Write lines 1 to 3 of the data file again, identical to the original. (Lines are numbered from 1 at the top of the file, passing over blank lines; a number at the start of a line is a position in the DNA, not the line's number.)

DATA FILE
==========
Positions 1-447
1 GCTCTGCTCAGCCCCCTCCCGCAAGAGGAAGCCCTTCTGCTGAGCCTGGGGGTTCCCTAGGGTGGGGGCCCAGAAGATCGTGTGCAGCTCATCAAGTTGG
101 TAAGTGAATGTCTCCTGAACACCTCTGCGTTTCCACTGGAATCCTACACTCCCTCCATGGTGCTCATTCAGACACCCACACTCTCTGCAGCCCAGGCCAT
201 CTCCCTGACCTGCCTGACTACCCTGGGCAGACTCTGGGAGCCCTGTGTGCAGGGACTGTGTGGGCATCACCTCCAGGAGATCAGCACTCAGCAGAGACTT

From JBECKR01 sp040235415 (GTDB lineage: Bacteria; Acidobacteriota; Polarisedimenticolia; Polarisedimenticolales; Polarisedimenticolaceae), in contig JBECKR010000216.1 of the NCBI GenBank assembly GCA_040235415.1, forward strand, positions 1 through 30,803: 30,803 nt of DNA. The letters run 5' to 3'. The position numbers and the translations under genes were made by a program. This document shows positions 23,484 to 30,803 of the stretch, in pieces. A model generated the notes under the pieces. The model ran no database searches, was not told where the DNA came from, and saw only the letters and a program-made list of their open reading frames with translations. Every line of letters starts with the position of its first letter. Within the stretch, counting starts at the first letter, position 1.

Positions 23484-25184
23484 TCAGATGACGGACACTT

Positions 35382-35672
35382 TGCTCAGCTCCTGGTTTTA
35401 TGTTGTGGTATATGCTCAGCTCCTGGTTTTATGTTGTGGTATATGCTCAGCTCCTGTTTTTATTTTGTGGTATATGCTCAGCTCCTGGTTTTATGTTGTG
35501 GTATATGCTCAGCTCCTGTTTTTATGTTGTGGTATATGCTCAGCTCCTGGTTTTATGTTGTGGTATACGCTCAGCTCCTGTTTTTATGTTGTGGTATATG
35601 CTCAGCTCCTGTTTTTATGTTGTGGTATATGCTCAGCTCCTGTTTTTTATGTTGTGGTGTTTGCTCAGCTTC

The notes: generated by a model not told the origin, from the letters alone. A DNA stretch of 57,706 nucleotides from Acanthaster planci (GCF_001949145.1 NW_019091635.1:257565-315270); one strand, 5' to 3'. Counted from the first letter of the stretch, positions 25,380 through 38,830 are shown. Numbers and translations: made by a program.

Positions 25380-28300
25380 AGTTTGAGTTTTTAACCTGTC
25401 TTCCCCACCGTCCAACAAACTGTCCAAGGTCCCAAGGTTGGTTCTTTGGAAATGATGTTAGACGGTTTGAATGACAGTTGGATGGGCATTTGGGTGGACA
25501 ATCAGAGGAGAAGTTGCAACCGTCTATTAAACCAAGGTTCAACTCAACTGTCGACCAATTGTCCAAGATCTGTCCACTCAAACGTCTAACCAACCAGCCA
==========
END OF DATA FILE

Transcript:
Positions 1-447
1 GCTCTGCTCAGCCCCCTCCCGCAAGAGGAAGCCCTTCTGCTGAGCCTGGGGGTTCCCTAGGGTGGGGGCCCAGAAGATCGTGTGCAGCTCATCAAGTTGG
101 TAAGTGAATGTCTCCTGAACACCTCTGCGTTTCCACTGGAATCCTACACTCCCTCCATGGTGCTCATTCAGACACCCACACTCTCTGCAGCCCAGGCCAT